Chicago Plan Commission gives OK to $6 billion Sterling Bay Lincoln Yards development

lincoln yards rendering
Rendering of the latest master plan for the $6 billion Lincoln Yards redevelopment project

The Chicago Plan Commission (CPC) has unanimously approved the massive $6 billion Lincoln Yards development, despite objections from neighbours, business owners and some Chicago aldermen.

Second Ward Ald. Brian Hopkins said he is satisfied with changes developer Sterling Bay made in its 100-page master plan for the 55-acre riverfront development, but dozens of  people, several of whom spoke out at the Jan. 24 CPC meeting, said they did not think they had enough time to review and consider the plan, released just days earlier.

Sterling Bay’s revised Lincoln Yards Master Plan

People opposed to Tax Increment Financing (TIF) funding for the development held a press conference before the Plan Commission vote, Block Club Chicago reported. Neighborhood groups including the RANCH Triangle neighborhood association, Raise Your Hand, Friends of The Parks and others lined up to speak, with many asking why the process was so rushed.

“This is the biggest development the city will approve in decades and we just got the plan last weekend,” Ald. Michele Smith (43rd) said in a statement. “The last time a government body in this room was asked to make [a] similar momentous decision in so little time was — the parking meter deal.”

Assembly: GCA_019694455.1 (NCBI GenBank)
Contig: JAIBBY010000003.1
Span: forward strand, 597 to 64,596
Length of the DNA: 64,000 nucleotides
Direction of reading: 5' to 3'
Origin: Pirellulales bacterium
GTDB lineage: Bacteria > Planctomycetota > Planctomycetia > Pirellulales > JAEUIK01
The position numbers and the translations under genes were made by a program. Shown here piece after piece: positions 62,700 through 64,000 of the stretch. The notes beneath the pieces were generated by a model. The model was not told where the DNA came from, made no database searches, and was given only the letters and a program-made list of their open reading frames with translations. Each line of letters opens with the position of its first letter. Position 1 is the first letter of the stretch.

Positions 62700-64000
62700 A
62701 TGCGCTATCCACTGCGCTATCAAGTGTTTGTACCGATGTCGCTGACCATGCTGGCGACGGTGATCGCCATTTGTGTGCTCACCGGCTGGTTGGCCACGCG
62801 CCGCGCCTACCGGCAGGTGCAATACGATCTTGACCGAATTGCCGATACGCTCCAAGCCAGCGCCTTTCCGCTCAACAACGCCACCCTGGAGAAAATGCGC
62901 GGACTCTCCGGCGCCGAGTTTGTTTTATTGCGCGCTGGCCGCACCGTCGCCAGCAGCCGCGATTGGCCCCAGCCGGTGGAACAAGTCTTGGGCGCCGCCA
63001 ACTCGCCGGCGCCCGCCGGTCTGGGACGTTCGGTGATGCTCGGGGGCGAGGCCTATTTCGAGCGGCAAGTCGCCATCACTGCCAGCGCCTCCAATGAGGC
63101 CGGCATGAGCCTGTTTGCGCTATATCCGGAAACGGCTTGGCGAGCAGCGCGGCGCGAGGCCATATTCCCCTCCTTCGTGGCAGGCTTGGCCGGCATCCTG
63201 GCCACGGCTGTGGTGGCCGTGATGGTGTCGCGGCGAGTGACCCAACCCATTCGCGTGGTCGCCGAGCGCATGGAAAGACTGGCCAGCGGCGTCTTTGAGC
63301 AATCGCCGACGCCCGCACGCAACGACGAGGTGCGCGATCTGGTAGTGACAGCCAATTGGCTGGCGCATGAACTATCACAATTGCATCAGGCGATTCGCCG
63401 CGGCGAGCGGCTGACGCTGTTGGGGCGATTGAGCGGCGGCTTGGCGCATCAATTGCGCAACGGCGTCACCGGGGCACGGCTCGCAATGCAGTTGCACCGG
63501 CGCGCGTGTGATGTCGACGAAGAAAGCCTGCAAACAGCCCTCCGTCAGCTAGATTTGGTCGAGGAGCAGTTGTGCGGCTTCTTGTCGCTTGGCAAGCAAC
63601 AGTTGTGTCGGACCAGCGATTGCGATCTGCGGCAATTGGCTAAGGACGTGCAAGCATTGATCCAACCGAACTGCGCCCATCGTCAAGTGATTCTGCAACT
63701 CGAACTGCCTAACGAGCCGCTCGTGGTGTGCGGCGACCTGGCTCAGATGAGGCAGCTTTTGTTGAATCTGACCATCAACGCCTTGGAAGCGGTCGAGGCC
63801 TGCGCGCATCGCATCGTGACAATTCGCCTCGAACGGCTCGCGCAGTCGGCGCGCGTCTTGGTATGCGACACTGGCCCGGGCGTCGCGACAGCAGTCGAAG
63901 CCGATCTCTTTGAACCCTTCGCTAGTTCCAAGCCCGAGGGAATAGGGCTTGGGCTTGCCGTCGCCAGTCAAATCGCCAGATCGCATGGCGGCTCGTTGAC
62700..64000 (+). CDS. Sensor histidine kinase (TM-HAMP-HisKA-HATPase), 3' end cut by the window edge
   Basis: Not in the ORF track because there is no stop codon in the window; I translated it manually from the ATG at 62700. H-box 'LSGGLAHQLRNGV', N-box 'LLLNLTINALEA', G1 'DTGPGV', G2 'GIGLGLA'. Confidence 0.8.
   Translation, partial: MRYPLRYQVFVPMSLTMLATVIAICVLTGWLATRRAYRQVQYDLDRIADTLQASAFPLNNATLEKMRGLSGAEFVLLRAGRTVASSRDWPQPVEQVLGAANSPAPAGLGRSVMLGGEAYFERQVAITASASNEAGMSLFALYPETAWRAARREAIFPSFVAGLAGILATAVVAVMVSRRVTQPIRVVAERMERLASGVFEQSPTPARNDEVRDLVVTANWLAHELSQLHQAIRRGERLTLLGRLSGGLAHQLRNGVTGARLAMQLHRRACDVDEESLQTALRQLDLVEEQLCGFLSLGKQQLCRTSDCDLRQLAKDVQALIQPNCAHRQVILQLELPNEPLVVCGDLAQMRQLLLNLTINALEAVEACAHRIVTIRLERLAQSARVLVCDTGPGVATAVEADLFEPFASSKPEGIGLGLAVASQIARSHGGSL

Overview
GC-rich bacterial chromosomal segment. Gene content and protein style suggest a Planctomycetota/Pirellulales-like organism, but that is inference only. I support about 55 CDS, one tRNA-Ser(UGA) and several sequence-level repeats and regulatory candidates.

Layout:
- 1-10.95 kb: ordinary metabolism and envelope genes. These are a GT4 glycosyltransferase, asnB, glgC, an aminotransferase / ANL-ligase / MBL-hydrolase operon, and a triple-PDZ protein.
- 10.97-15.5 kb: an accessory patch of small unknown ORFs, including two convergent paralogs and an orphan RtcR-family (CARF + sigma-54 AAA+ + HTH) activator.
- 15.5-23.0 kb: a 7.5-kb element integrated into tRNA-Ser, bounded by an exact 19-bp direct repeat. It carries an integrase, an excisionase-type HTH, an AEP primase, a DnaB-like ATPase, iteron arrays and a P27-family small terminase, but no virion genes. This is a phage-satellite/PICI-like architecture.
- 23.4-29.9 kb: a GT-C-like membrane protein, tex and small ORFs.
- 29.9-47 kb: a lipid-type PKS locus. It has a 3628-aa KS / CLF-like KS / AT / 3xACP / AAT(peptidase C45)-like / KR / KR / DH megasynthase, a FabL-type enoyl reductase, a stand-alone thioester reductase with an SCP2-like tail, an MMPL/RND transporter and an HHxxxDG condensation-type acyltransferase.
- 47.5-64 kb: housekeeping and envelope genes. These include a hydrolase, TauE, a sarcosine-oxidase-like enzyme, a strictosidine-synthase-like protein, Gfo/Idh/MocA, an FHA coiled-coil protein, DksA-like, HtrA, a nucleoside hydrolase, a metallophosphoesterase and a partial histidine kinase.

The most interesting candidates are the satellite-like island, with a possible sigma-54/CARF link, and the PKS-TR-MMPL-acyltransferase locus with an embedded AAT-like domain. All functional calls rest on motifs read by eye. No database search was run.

However Hopkins and Mayor Rahm Emanuel supported the project, and that was enough for it to be approved.

Hopkins was greeted by a chorus of boos when he spoke.

Block Club Chicago reported Hopkins as saying:

he was elected in 2015 on a promise to revitalize the North Branch area along the river, and said Lincoln Yards will be “spectacular.” He said the plan reflected the community’s desire to extend the 606 trail over the river, build at least one new bridge over the river, modernize traffic signals and add park space.

The city still needs to sign off on a $900 million TIF, which is expected to be voted on in February.

The development will include 6,000 new residential units. Under city rules, this would require 1,200 units to be set aside for low-and moderate income households. However, only 300 of these will be built on the site. Sterling Bay will contribute at least $39 million to the city’s low-income housing fund to avoid adding 300 units, and the other 600 units will be located either on-site, “off-site” within three miles of the development or they’ll pay an additional fee to avoid building them, according to the developer.

The city’s Department of Planning and Development said on Twitter that the development would create “34,000 jobs, 21 acres of park space, $121 million in bonus payments and corridor fees, and a 20 percent affordable obligation for 6,000 units planned for the site.”

The first buildings to be constructed will be 1.32 million sq. ft. of offices, 108,000 square feet of retail and 1,400 parking spaces, the planning department said.


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